1. Hypertrophy of the islands of Langerhans occurs in two forms: (1) the simple type which is nothing more than an increase in size of preexisting islands; and (2) the columnar type, in which the islands are composed of anastomosing columns of cylindrical cells.
2. Regeneration of the islands of Langerhans takes place by means of a budding off of columnar cells from the ducts. The process is analogous to the development of the islands in the fetal pancreas.
3. Newly formed islands of Langerhans are composed of cylindrical cells similar in all respects to those constituting hypertrophied islands of the columnar type. The two structures are identical, the latter being a later phase of the former.
4. Newly formed islands of Langerhans are capable of a greater hypertrophy than preëxisting islands. Both types of insular hypertrophy are usually of a compensatory character, the columnar, or regenerative type, being the more important.
5. Hypertrophy and regeneration of the islands of Langerhans occur most frequently in diabetes mellitus (34 per cent. of 100 cases studied). These changes are usually associated with sclerosis or hyaline degeneration of other islands.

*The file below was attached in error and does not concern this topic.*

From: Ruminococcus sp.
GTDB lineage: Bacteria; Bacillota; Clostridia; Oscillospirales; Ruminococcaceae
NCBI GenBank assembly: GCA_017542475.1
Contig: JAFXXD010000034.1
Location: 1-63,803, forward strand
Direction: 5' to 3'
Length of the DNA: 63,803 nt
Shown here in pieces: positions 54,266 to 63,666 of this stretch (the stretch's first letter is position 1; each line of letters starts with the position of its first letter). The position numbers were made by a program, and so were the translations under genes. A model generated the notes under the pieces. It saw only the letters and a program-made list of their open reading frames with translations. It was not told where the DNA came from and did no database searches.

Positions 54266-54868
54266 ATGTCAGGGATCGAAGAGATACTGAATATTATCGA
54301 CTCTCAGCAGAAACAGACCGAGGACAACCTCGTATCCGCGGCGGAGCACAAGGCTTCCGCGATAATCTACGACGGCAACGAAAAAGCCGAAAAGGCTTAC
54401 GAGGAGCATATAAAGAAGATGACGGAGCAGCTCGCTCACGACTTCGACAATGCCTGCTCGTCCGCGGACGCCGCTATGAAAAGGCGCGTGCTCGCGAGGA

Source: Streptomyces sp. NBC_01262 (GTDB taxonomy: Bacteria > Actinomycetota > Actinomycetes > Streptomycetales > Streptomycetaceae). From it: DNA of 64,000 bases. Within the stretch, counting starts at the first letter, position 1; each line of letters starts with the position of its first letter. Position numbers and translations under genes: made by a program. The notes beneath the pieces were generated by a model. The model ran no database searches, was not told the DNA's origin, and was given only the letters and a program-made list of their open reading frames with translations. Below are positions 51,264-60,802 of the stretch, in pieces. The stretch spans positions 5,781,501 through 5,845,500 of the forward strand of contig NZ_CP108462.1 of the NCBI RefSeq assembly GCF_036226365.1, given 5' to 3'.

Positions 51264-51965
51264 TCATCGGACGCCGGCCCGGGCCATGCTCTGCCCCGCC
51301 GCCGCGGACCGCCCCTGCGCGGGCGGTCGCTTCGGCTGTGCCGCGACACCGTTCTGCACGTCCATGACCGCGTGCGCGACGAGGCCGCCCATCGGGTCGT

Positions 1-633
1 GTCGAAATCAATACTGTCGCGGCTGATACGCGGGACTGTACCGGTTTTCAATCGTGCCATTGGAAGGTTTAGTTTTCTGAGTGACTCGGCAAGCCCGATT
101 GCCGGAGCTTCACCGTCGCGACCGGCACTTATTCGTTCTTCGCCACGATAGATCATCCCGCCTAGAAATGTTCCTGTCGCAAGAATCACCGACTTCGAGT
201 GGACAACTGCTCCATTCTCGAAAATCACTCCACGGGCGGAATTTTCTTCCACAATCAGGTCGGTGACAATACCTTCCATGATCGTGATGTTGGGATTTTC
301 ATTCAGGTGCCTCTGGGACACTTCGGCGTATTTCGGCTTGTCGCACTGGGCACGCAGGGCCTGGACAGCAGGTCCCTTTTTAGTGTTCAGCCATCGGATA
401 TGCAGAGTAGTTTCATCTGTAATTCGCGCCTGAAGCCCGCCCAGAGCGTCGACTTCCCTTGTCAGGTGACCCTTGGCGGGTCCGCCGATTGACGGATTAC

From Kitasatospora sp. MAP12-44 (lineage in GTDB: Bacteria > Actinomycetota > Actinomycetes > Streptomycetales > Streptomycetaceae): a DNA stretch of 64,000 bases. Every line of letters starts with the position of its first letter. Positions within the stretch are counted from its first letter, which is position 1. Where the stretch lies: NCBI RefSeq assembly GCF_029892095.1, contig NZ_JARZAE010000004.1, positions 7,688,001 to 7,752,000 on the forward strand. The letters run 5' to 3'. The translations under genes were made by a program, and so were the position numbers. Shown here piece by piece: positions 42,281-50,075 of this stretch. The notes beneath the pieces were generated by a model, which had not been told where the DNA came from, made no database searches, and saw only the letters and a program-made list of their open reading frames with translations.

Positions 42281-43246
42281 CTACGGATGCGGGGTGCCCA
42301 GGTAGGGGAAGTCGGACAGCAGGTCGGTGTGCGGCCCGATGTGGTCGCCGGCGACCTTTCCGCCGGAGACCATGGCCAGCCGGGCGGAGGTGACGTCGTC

6. Hypertrophy and regeneration of the islands of Langerhans are occasionally observed in cirrhosis and carcinoma of the pancreas. In some of the most advanced cases, however, the islands have been spared and neither hypertrophy nor regeneration are present.
7. Regeneration of the islands of Langerhans has been noted in five cases in which there was no evidence of diabetes and where the pancreas was for the most part normal. In four of these cases, columnar hypertrophy of the islands was also observed. All five cases were associated with abnormalities of the larger ducts—obstruction, chronic inflammation, and adenomatous proliferation of the lining epithelium.
8. The occurrence of hypertrophy and regeneration of the islands of Langerhans affords considerable evidence in favor of their anatomic and functional independence.